On Nov. 19, the United States House-Senate conference committee reached agreement on a proposal to improve K-12 education and replace No Child Left Behind. The agreement represents a compromise between the House-passed Student Success Act (H.R. 5) and the Senate-passed Every Child Achieves Act of 2015 (S. 1177).
Leaders of the U.S. House Education and Workforce Committee and U.S. Senate Health, Education, Labor and Pensions Committee agreed to a proposal to settle differences between the House's Student Success Act and the Senate's Every Child Achieves Act.
Among other provisions, the framework for the pending Every Student Succeeds Act, which would replace the controversial No Child Left Behind Act, proposes the following:
- Replacing the federal accountability measure of adequate yearly progress with state-designed systems that can include indicators beyond test scores, including "student engagement, access to and completion of advanced coursework, and school climate and safety." States would be required to intervene in the lowest 5 percent of schools by performance, as well as in schools with low graduation rates or in which any subgroup is "consistently underperforming."
- Requires statewide testing of math and reading in grades three through eight and once in high school, as well as testing in sciences three times between grades three and 12. The bill allows a pilot program for testing flexibility, and also allows states to use federal funds to conduct audits to eliminate assessments that aren't useful to student learning.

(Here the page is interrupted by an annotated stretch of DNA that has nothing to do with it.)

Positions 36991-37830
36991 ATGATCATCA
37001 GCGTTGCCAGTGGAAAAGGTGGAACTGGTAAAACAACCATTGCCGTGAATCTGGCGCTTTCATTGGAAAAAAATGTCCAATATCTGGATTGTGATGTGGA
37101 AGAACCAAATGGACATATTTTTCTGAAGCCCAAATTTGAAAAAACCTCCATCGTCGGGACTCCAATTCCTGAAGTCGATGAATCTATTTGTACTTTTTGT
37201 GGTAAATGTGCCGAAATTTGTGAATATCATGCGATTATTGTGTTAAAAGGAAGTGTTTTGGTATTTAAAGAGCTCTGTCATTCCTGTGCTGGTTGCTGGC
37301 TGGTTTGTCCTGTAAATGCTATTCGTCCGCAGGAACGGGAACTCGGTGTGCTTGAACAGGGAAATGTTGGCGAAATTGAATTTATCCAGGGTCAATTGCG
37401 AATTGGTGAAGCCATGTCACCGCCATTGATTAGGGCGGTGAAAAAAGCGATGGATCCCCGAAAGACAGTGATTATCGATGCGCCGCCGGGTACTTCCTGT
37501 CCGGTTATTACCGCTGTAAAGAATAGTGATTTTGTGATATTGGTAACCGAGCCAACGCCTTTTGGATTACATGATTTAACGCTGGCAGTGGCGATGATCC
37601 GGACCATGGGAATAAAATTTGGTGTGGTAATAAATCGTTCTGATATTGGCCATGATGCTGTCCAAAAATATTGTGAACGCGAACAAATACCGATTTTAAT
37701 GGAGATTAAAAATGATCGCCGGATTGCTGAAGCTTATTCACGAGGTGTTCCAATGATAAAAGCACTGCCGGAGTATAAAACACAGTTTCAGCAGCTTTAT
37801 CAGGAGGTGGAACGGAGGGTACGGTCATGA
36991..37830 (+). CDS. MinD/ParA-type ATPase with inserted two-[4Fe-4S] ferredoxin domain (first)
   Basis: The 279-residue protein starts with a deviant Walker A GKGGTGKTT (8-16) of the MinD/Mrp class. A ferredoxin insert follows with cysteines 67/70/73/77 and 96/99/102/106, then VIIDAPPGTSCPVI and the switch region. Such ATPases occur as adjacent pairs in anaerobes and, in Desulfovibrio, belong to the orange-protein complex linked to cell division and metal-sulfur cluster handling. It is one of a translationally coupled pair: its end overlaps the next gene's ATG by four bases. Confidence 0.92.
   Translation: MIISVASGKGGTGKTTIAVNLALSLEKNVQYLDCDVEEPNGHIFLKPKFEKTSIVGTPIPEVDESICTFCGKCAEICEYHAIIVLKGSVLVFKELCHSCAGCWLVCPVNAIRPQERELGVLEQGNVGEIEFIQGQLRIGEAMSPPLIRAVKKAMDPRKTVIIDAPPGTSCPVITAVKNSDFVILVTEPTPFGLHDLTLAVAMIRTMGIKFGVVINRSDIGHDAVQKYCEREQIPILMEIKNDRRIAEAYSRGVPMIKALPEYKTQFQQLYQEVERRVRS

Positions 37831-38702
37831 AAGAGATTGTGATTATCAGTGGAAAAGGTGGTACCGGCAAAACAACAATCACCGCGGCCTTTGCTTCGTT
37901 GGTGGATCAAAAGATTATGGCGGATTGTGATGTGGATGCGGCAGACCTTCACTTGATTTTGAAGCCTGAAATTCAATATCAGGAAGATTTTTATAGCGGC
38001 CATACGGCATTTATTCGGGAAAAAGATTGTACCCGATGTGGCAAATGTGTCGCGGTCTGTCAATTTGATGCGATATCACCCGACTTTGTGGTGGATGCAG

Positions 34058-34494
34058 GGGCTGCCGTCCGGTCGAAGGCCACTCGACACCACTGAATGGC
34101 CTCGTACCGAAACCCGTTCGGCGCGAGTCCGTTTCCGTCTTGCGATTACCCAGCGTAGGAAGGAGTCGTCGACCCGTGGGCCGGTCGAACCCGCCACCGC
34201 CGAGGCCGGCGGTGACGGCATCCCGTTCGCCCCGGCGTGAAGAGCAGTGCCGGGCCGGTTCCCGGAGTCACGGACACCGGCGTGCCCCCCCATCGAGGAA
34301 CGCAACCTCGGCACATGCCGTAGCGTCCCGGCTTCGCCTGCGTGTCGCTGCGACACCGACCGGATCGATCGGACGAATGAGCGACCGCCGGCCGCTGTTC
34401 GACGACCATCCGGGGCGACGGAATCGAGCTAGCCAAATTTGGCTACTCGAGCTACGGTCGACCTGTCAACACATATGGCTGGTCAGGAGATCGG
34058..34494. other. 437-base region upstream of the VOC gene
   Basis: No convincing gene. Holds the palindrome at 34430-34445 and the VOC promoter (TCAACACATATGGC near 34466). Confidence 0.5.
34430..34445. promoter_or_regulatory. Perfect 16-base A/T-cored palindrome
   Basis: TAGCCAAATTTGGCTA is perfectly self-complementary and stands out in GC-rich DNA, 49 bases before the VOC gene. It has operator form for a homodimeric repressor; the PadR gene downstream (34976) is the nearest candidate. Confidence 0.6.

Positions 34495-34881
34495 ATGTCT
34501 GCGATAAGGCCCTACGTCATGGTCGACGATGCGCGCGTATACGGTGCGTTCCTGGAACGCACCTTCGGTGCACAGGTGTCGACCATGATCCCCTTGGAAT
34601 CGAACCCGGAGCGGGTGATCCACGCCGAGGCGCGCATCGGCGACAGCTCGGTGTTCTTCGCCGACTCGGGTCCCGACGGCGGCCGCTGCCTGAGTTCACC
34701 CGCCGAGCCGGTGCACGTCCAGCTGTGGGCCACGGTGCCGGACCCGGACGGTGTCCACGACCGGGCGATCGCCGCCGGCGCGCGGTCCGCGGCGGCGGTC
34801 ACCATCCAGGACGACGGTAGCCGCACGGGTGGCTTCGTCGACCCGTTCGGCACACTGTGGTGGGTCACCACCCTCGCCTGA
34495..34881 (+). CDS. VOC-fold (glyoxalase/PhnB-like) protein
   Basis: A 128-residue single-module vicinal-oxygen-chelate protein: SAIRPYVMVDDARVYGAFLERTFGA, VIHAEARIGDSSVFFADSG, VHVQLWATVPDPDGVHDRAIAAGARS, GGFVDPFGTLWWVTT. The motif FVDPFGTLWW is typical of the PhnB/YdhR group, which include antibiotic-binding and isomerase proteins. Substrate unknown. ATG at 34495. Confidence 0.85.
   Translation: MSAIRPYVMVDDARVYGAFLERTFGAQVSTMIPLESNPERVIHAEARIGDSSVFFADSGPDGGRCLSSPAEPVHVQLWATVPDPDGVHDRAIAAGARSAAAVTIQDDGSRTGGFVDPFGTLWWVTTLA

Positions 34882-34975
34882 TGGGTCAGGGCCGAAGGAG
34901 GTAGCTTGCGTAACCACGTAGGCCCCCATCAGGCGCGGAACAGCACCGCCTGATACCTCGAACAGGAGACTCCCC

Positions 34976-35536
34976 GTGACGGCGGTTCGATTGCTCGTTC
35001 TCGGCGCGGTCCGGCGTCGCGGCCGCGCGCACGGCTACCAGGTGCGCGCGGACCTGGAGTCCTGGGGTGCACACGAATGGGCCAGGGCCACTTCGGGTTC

- Lets states set reading and math standards aligned to higher education "without interference from Washington," and says the federal government can't "mandate or incentivize" adoption of particular standards, including the Common Core.
- Caps at 1 percent the proportion of students with significant cognitive disabilities who can take alternative assessments.
A longer summary of the framework is available at http://edworkforce.house.gov/uploadedfiles/joint_esea_conference_framework_short_summary.pdf